Since power can seldom be seized without bloodshed, Manru’s new life is tainted with violence from the outset. They leave for the unknown that could become their heaven or their hell. Ulana arrives, searching for her beloved husband. She asks Urok to get him back for her, but it is too late. When the devastated girl wants to take her own life, Urok brings her young son to her, saving them both from doom and his own soul from all-powerful evil.
5 things to know about Manru
1° Powers of Persuasion
Ignacy Jan Paderewski was the most famous pianist of his time. He made excellent use of his extraordinary popularity and phenomenal contacts in the world of politics and finance by lobbying for the reconstruction of Poland. He later served as its first Prime Minister. As a French magazine puts it, Paderewski was a ‘double virtuoso’ – of the keyboard and of the rostrum. But he was also an important composer who left a legacy of over 70 orchestral, instrumental and vocal works. Among these were his Symphony in B minor, a massive work lasting 75 minutes; his popular piano miniature, Minuet in G; and his only opera, Manru.
2° A message to a nation
Manru is based on The Cottage outside the Village, Józef Ignacy Kraszewski’s novel about discrimination practiced against the Romani community. Published shortly before Paderewski was born, it touches upon themes especially dear to the open-minded composer: mutual respect, social unity and cultural diversity. For Paderewski, the need to enlighten the rural population inspired many of his activities, for in their upholding of traditions and their communal work he saw the ideal foundations of the re-emerging Polish state. But his opera was neither the first nor last adaptation of Kraszewski’s novel; in 1884 it was turned into a play by Gabriela Zapolska, and it formed the basis for the 1926 film The Gypsy Woman Aza, directed by Artur Twardyjewicz.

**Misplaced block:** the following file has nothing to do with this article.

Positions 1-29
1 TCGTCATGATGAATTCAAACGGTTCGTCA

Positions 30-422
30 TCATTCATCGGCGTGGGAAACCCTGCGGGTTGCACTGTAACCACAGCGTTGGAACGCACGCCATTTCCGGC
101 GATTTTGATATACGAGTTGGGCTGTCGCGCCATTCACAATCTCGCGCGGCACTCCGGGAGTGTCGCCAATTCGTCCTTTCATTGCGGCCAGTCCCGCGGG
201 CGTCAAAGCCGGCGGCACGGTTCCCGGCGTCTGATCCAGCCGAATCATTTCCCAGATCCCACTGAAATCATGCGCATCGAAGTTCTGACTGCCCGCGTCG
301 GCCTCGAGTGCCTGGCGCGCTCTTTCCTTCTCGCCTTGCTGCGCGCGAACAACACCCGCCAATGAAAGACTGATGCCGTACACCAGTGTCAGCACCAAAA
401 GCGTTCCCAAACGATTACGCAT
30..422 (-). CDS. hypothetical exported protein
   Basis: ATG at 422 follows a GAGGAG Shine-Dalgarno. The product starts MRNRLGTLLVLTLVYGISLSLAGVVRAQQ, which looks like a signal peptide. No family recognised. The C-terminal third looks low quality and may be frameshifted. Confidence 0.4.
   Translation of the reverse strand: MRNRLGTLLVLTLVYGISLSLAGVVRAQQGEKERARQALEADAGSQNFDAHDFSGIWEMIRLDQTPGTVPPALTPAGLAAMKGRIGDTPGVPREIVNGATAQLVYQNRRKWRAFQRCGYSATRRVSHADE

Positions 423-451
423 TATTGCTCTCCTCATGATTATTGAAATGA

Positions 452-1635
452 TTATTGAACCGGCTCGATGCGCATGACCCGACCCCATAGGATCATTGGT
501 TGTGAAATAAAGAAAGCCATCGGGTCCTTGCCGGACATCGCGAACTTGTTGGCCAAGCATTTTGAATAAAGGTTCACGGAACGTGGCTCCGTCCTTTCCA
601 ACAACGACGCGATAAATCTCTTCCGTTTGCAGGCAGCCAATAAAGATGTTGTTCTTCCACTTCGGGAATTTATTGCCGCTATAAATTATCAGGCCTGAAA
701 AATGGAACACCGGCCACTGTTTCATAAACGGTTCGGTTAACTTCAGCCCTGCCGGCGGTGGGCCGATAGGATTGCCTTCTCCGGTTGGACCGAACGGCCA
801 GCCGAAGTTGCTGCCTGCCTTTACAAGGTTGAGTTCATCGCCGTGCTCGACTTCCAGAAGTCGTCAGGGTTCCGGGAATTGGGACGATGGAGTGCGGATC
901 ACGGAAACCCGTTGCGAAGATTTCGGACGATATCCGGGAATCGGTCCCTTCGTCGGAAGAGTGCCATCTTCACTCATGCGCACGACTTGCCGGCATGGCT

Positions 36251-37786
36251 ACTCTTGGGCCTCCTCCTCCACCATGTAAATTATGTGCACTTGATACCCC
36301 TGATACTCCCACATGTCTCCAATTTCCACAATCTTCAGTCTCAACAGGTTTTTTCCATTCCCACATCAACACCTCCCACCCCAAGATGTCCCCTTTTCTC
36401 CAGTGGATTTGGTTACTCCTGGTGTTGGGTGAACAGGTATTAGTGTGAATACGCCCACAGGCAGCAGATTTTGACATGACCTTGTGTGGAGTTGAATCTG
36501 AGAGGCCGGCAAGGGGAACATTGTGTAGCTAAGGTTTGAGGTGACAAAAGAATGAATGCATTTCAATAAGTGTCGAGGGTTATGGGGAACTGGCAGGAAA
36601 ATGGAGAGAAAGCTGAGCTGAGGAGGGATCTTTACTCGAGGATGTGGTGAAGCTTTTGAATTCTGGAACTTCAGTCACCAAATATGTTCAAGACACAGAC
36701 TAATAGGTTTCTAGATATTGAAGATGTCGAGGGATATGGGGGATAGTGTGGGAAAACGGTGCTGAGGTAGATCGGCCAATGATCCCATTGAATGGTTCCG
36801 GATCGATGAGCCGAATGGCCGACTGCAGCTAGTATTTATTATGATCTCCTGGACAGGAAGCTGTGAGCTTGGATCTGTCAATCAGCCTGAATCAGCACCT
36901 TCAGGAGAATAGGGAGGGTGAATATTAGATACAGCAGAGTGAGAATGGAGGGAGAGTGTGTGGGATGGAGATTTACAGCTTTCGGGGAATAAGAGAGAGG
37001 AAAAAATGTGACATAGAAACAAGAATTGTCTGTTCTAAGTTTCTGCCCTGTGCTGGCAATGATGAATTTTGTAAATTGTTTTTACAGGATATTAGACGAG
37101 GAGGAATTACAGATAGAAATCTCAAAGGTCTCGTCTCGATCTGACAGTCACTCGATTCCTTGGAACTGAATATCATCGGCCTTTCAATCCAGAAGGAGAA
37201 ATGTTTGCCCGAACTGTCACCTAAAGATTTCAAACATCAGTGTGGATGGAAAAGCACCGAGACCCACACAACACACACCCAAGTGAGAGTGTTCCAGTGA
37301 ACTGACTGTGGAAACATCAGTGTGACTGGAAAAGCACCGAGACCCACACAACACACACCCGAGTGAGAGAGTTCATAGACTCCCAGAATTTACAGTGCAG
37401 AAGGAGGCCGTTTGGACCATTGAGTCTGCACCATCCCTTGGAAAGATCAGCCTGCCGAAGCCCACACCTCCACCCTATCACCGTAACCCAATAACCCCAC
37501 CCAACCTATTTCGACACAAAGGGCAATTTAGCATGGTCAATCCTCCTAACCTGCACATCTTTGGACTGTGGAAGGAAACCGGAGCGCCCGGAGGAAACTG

3° A creative sanctuary
‘I have seldom worked on anything with greater pleasure and interest,’ Paderewski observed in the final months of composing Manru in 1900. The work, to which he devoted an unusual amount of attention, was created in stages over a number of years. Engrossed in his spectacular career as a pianist and public speaker, he found it hard to fit in creative work as well. But at Riond-Bosson, his freshly-purchased residence on the shores of Lake Geneva, Paderewski finally found the time and space to concentrate on his opus magnum. He thus joined his contemporaries Mahler and Puccini in finding a lakeside location to be best for a composer’s focus and stimulation.
4° Like a shooting star
The work received its world premiere in May 1901 in Dresden, where it was sung in German. Ten days later it was performed in Lviv then began a journey across venues throughout Europe and North America, where it was received enthusiastically by audiences and critics. To this day it is the only Polish opera to have been staged at the Metropolitan Opera in New York, where it was sung in English in February 1902. However, its star faded surprisingly quickly, and after this brief triumph Manru became forgotten for many years. Only recently are directors like Marek Weiss, who directs this new production at the Polish National Opera, rediscovering the Paderewski’s beautiful music and his timely artistic message.
5° Roma in Poland today
‘Today there are probably about 25,000 to 30,000 Roma in Poland,’ says Wladyslaw Kwiatkowski, spokesman for the Association of Roma in Poland. His grandmother was the victim of tests carried out at Auschwitz by Nazi SS doctor Josef Mengele, and during the Nazi era the Kwiatkowskis lost more than 100 family members in concentration camps, executions and death marches. ‘Although the situation has got better over the years, there is still a lot of discrimination.’ He explains that in a little town not far from Auschwitz, Roma are discriminated against when looking for housing, and business owners forbid them from entering their premises. He sees education as key to improving relations: ‘Education for Poles, education for Roma - for everyone who lives here, so that we can succeed in living together.’